Q&A

Q: What is a wine thief? I had a friend that said she tasted wine in Napa Valley with a "wine thief" and I was afraid to ask her what she meant.

A: Assuming she didn't share a glass with some wine-stealing bandits while she was in the Napa Valley, a wine thief is a long, glass tube that is used to draw samples out of barrels. Winemakers continually taste wines during the aging process to make sure things are progressing as expected, and they use a wine thief to do so. Some wineries will allow visitors to taste wine right out of the barrel using a wine thief as part of the tour and tasting.

Q: I often see the term "balanced" used to describe wine. What does it mean?

A: I like to use lemonade to describe this term. I think we all have had lemonade that either has too much added sugar and the lemonade is too sweet, not enough sugar and it is too tart, or the right amount of sugar and lemon juice, and you have a perfect glass of lemonade where all the flavors come together. Wine has many components to it and if they all come together seamlessly and no one particular flavor seems to dominate, the wine is described as balanced. A winemaker's goal is to create a balanced wine.

Q: What is the difference between Syrah and Shiraz?

A: Syrah and Shiraz is the same grape. France, Europe, and many American producers call it Syrah, and Australia calls it Shiraz.

Q: How long does wine stay in the barrel before it is bottled?

A: It all depends on the wine. There are some un-oaked wines that will see no barrel age and go straight from stainless-steel tanks to the bottle. Other whites, like Chardonnay, will be aged for various amounts of time in oak barrels to give the wine richness, and subtle oak flavors. In general, red wine ages in the barrel for a longer amount of time. In the United States, there are no legal requirements, so it is up to winemakers to establish how much barrel age is needed in order to achieve the style they are seeking. It will vary from year to year and from wine to wine.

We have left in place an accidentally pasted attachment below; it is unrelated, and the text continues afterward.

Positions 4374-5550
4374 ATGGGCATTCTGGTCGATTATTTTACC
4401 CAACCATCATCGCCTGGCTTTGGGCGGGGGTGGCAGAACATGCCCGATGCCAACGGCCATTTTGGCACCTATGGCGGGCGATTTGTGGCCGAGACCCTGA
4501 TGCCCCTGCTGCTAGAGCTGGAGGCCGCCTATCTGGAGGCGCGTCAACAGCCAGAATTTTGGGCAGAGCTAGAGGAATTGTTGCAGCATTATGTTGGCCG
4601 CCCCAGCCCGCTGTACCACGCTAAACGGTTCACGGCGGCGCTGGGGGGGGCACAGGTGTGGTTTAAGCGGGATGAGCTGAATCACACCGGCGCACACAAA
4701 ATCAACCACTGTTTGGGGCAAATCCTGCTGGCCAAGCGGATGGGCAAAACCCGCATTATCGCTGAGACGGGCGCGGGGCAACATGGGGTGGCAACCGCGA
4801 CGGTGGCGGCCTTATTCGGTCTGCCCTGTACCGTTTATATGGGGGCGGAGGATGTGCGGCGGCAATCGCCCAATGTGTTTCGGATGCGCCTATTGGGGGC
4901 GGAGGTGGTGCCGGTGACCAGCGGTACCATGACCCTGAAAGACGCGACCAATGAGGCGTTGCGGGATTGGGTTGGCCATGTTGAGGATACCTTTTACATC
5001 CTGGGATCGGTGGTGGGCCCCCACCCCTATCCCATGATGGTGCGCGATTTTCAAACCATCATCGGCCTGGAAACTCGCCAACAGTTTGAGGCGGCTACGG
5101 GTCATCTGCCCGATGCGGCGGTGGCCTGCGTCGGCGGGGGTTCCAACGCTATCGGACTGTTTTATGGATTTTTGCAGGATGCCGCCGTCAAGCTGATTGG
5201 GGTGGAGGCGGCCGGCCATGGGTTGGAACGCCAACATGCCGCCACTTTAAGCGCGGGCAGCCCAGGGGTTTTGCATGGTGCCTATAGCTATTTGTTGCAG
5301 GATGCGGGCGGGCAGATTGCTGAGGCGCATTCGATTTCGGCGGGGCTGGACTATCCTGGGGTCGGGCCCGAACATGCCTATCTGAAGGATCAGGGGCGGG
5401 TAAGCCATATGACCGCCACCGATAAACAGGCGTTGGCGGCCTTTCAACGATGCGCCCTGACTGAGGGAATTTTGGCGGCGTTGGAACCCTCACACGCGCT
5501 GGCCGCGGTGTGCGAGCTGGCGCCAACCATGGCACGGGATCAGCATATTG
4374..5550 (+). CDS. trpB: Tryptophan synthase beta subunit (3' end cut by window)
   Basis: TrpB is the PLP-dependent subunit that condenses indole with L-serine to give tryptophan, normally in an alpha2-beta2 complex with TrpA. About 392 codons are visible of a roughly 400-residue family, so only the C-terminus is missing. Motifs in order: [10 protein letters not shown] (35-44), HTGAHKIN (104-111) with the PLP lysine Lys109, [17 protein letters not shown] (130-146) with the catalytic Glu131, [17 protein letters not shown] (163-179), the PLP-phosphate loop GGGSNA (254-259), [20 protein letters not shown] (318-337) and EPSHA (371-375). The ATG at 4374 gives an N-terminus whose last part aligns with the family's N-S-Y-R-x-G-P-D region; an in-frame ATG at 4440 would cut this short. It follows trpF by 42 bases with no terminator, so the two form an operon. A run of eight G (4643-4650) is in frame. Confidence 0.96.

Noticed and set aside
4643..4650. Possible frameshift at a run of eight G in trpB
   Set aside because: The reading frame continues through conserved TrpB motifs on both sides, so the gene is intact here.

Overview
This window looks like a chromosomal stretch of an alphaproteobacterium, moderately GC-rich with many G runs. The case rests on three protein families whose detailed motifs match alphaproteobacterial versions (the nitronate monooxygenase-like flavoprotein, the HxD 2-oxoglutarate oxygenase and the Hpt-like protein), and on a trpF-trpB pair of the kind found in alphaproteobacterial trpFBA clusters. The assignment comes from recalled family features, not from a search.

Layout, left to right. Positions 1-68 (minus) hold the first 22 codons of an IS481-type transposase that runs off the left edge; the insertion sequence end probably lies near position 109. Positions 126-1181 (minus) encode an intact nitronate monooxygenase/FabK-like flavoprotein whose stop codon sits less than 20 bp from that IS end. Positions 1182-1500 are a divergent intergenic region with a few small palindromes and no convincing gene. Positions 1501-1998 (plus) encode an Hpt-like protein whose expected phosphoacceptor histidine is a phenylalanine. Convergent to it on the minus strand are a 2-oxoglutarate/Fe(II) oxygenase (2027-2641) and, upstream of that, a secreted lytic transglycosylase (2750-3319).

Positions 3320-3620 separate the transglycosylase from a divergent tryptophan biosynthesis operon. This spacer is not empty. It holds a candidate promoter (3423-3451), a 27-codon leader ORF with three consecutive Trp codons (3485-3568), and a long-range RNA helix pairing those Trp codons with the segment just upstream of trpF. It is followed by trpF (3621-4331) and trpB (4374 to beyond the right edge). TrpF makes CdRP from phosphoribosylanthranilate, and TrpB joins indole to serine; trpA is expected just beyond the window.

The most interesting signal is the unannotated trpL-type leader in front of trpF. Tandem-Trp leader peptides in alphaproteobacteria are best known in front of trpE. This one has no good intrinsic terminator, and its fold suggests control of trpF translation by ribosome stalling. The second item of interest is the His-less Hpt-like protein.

In Europe, it is a bit more regulated. For example, in order for a Spanish red wine to be labeled as "Gran Reserva," the wine must be aged for at least two years in oak casks and another three years in the bottle before it is released. The back label will often include the amount of time the wine has aged in the barrel.

Q: What does it mean if the term "sur lie" is printed on a wine label?

A: This is French term that means "on the lees." Lees is the sediment that accumulates during the fermentation and aging process which consists of dead yeast cells and small grape particles. This sediment is usually filtered out but sometimes if a winemaker believes the lees can add flavor or complexity to a wine, they will age the wine on the lees and label it as "sur lie."

Q: I read a wine description that referred to the "brix level at the time of harvest" — what is that in reference to?

A: The brix level is simply the sugar content of the grapes at the time of harvest.

Q: So many wines are referred to as "dry" — what does this mean?

A: Dry is a term that is used often in the wine world to describe wines that are not sweet. When something is sweet, the sugar coats your palate and stimulates salivation, which makes your mouth feel wet. If there is no sweetness in a wine, your mouth will not water and your palate remains dry.